Ville Formation NUVI

 

Premise The deposits belonging to the Ville Formation (type section in Germany; Hager (1968) Hager (1981) ) occur mainly in the Roer Valley Graben and Erft Fault block in the Lower Rhine District of Germany. Essentially the formation consists there of brown-coal seams and intercalated sand beds, part of which extend into the adjacent area of Southern and Central Limburg. These latter deposits were previously placed in the Heksenberg Formation, the status of which has been lowered to that of a member of the Ville Formation, in the present publication.
Derivatio nominis Named after the Ville upland area, west of Cologne (Germany).
Type section Location map See figure (pdf)
  Well Broeksittard 60D/1033 (pdf)
  Location N 51°00'46.3
E 05°53'35.5
  Depth 395 to 499.5 m
  Length 104.5 m along hole
  Reference This type section is only valid for the Netherlands.
Definition In the type area and the adjacent Erft Block, the formation consists of a continuous brown-coal seam, about 100 metres thick, called the Main Seam. In other areas, the formation consists of brown-coal seams alternating with predominantly medium-grained littoral sands, and continental sands and gravels. Locally, these are associated with rounded flint-gravel beds. In many places these sands are white (leaching below coal), while they have locally turned into silcretes (Nivelstein Sandstone). To the west of the area of continuous coal formation, three major coal seams, intercalated with sand, can be traced, called from bottom to top: Morken Seam, Frimmersdorf Seam and Garzweiler Seam. The major wedge-shaped sand body between the latter two seams, which increases in thickness to over 300 m in a westerly direction is called the Neurath Sand Member. It grades in westerly direction into the glauconiferous sands and silts of the Breda Formation.
Upper Boundary In the central part of the Roer Valley Graben in Germany the upper coal bed of the formation is overlain by beds of the Inden Formation, mainly clastics. In some places (e.g. open-cast mine Hambach) burrows by marine organisms in the upper coal mark a marine transgression, but marine sediments are absent. In the southeastern Netherlands, the formation is overlain by the Inden Formation, the Breda Formation or, unconformably, by younger formations.
Lower Boundary In the type area, the basal coal of the formation overlies non-marine sands of the Köln Formation. In other areas, these basal beds are laterally replaced by sands or clays and the boundary with the underlying formation is often not sharp. In the southeasternmost Netherlands the basal part of the formation consists of sand with brown-coal seamlets, overlying marine deposits of the Veldhoven Formation. Further basinward the basal part of the formation is replaced by the marine beds of the Breda Formation. Here, the Ville Formation may conformably overlie the latter formation.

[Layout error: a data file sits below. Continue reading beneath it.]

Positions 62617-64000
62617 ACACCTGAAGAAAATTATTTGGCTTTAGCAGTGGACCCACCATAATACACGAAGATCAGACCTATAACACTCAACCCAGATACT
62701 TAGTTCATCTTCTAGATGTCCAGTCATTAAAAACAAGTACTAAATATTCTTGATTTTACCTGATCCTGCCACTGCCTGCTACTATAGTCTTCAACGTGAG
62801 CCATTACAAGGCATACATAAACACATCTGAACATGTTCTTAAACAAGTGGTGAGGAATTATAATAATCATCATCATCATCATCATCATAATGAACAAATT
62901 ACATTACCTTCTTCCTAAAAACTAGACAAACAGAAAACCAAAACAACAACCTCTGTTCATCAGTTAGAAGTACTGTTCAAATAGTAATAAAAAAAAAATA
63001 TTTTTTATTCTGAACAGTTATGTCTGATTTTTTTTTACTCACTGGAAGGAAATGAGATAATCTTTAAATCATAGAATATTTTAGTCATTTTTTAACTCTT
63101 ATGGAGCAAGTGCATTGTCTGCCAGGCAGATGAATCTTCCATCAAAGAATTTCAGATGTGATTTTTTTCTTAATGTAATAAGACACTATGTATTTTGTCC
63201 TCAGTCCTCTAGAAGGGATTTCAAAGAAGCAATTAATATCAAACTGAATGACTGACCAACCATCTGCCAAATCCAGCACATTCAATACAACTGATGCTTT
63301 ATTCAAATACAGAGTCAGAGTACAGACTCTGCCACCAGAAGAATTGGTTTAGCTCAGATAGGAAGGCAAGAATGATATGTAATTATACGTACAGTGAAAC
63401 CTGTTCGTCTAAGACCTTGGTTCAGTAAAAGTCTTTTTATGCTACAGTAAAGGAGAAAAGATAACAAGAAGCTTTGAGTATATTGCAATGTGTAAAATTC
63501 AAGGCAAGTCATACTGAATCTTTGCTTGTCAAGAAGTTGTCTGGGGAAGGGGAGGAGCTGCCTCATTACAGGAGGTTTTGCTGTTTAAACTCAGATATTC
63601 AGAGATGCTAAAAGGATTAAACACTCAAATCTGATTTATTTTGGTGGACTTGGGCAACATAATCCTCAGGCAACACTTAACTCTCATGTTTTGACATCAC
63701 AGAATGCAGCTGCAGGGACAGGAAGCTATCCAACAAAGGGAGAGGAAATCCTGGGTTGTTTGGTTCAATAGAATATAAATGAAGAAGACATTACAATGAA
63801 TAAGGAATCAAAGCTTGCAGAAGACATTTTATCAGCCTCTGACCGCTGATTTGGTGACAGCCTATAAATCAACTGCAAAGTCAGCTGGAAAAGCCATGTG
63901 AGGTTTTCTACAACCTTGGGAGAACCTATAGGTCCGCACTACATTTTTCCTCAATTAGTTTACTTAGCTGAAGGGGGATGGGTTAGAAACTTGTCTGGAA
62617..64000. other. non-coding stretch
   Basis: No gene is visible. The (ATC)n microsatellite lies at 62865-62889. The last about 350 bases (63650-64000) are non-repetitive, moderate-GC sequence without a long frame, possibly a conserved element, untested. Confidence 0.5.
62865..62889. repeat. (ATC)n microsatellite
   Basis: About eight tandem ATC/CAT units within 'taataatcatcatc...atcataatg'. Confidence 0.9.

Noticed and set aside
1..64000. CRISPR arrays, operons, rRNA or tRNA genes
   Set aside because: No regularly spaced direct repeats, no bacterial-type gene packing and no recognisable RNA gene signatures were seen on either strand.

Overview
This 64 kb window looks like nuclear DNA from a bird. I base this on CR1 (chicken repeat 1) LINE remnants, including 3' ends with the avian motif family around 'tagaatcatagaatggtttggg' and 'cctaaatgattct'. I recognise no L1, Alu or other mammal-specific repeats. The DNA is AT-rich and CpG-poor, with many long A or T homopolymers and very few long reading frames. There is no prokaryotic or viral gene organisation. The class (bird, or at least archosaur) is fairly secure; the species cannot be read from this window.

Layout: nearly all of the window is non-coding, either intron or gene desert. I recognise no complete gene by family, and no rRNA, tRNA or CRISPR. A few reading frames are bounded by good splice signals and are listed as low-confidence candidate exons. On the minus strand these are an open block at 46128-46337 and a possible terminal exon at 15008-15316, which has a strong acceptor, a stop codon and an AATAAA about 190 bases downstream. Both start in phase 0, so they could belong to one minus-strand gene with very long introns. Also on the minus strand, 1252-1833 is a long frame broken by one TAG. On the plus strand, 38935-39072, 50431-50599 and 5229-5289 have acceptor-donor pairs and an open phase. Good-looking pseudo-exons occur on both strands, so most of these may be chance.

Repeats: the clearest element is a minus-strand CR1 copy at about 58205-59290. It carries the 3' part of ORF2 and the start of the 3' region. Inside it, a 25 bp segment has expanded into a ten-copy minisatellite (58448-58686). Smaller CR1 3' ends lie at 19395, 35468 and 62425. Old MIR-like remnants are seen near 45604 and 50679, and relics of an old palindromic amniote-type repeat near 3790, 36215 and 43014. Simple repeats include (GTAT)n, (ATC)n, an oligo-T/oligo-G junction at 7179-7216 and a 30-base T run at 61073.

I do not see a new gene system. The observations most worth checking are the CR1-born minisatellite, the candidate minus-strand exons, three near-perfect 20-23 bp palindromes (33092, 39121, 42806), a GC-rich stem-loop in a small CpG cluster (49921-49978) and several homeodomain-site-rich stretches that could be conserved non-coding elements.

Distribution The Ville Formation occurs in the Lower Rhine Embayment and its northwestern extensions (eastern Roer Valley Graben, Peel and Venlo fault blocks). Laterally, the formation interdigitates with the marine Breda Formation.
Age Early and Middle Miocene by correlation with marine beds dated directly by nannoplankton or by means of dinoflagellates as nannozone NN 3 to NN 8/9 Herngreen (1987) .
Depositional Setting The formation was formed in a coastal-lowland setting and was influenced by several marine ingressions. Exceptional is the continuous formation of brown coal in the centre of a basin-shaped area of the Lower Rhine Embayment, during a period of about 6 million years. Originally 300 m of peat was formed which as a result of compaction and coalification has been transformed to the present maximum thickness of 100 m of the Main Seam (= Hauptflöz; Zagwijn (1987) ).
Sequence Stratigraphy The formation represents the landward development of sequence TB 2.2 to TB 3.1. Possibly also TB 2.1 is represented, at least in the southeasternmost Netherlands, at the base of the formation, by transgressional beds including a bed of rolled flints overlying a stratigraphic break. The Frimmersdorf and Morken I coal seams are basinward extensions formed during the beginning of the sea-level rise following regressions of the sea at the end of sequence TB 2.3 and TB 2.2. The intercalated sands are related to a transgressional sequence. The Neurath Sand is related to the Middle Miocene transgression of the later Reinbek (Serravalian) and is correlated as to its lower part mainly with sequence TB 2.5.
Subdivision  
  In the Lower Rhine Embayment in Germany the following units have been discerned Hager (1968) Hager (1981) , from top to bottom:
  Garzweiler Coal
  Neurath Sand
  Frimmersdorf Coal
  Frimmersdorf Sand
  Morken Coal I
  In the southeastern Netherlands, the Neurath Sand, which has a coastal marine facies, is replaced by glauconiferous sands that belong to the Breda Formation i.e. the Vrijherenberg Member. There, only the lower part of the Ville Formation, underlying the Neurath Sand and its lateral equivalents, is developed. It forms the:
  NUVIH Heksenberg Member
References See References Tertiary

Van Adrichem Boogaert, H.A. & Kouwe, W.F.P., 1993-1997. [Stratigraphic unit]. In: Stratigraphic Nomenclature of the Netherlands.
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